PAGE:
“I am excited about this facility because it will tremendously impact our games,” said Brewer. “The top programs in the country have access to outstanding facilities, and that includes teams in our own conference. An athlete who feels valued will perform better, and that is what we expect to come from the new short game facility.”

Brewer also believes that the idea of having value is resonating with his team.

“They now have someone who is dedicated full-time to their development and success, both on the course and off,” said Brewer, “and it tells them that “we have someone who cares about us.’ I think the team was ready to have some intentional coaching, to really spend some time in their development as people, along with strengthening the other aspects of the game such as mental toughness and course management.”

As a teacher, he enjoys working with young men who need leadership. With his personality trait of taking something good and making it better, Brewer is not satisfied with maintenance.

“I enjoy teaching them about accepting responsibility and what it means to live an authentic manhood,” he said. “I look at this position as a process of teaching life through golf, and about reaching that valuable balance between a competitive nature and honor. To me it is about proving to them that you can do better than you think you can. There is an element of character development woven into this rite of passage of becoming a man.”

The Bisons made great strides in the fall, performing as well as any team in a conference that is certainly not lacking in talent. Four teams – North Florida, Kennesaw State, ETSU and Mercer – are ranked in the Top 80 in the latest GolfWeek national rankings, along with several individuals in the Top 100. Brewer understands that along with shoring up recruiting in his own backyard, he also has to compete against national contenders in his own conference.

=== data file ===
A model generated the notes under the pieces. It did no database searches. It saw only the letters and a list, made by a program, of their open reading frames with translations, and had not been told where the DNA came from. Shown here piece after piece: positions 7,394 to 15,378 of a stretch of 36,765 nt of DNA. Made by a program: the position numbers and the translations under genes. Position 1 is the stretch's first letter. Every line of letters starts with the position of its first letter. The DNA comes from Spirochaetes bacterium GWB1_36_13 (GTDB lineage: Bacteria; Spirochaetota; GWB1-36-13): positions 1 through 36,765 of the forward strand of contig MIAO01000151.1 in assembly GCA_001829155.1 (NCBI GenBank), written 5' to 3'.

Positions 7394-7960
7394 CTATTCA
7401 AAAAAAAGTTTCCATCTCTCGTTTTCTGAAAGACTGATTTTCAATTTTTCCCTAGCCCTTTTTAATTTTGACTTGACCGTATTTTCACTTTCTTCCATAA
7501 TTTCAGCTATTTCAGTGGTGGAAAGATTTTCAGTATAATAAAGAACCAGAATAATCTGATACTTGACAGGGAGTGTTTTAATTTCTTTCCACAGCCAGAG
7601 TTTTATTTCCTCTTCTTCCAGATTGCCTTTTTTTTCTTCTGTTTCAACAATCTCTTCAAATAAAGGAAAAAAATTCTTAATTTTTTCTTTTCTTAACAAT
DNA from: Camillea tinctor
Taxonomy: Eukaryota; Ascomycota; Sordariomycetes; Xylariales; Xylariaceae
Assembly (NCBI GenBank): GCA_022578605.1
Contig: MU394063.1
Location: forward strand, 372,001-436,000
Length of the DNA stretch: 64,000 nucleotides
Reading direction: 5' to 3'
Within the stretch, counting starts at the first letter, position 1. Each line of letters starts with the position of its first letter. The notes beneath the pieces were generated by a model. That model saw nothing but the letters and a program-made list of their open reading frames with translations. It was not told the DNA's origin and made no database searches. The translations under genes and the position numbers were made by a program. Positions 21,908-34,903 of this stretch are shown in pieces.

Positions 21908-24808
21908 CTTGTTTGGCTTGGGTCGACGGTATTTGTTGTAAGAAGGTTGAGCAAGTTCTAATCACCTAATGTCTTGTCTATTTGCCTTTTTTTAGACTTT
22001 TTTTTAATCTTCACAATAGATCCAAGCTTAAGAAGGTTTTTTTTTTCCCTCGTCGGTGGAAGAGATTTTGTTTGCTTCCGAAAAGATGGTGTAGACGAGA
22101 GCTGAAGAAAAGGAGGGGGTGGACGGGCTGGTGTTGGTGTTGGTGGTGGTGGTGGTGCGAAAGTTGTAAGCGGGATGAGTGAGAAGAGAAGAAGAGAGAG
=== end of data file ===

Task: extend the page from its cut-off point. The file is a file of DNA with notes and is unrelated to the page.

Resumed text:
“There is no question that the A-Sun is a very difficult conference in which to compete in golf,” said Brewer. “You have a program like ETSU that has been good for years, and now UNF and Kennesaw are contending regularly for a championship and participating in the NCAAs. There you have three teams that are No. 75 or better, and there are still a lot of teams between us.

“With that said, there are plenty of positives that we can build on. We had three top-five finishes in the fall and we are ranked fourth in the country in pars. We are also top 50 in first round scores. We can build on those and correct those things that are keeping us from being better, like doing well in our recruiting and upgrading our facilities to catch up with those types of programs.

“We want to be on the same playing field like those teams in our league and others from the SEC and the PAC-12, but right now we are not there. In two to four years I think with our upgrades and intentional coaching and recruiting, we can be knocking on that door.”

Friday, January 25, 2013

A-Sun Women's Basketball Unbeatens Face-Off

Two teams stand on-top of the Atlantic Sun Women’s Basketball standings at 8-0, but on Saturday one of them will prevail as the lone unbeaten team in the A-Sun. The match-up between in state rivals FGCU and Stetson is one that is noted as key game around the country in women’s hoops. The Hatters travel to Alico Arena to tip-off against the Eagles at 7:05 PM on Saturday, January 26th. Both teams hold winning streaks that rank in the top-5 in the nation and the Eagles have won their last 26 conference games; one of the longest in the country.

The NCAA mentioned the match-up as being a game to turn your attention to in women’s hoops. ESPN has ranked the Eagles at No. 10 in the latest ESPN Mid-Major Rankings. FGCU has made the ranks in every edition of the 2012-13 Women’s Basketball Mid-Major Top 25 poll and currently rank No. 12 in the poll. Stetson has received votes in the poll and is on the brink of cracking the top-25.

The match-up between the two can prove to be crucial later in the season heading into the A-Sun Championship, but even more so could be a preview of we may see in the finale of this year's championship. Who will come out on top? Here are some notes about the two squads:

Stetson (15-4; 8-0) at FGCU (15-5; 8-0) - ASun.TV - 7:05 PM

• Three teams in the A-Sun are ranked in the top-20 nationally in current win streak with the Hatters at No. 3 (11 wins), the Eagles tied at No. 5 (9 wins) and the Bears tied at No. 19 (5 wins)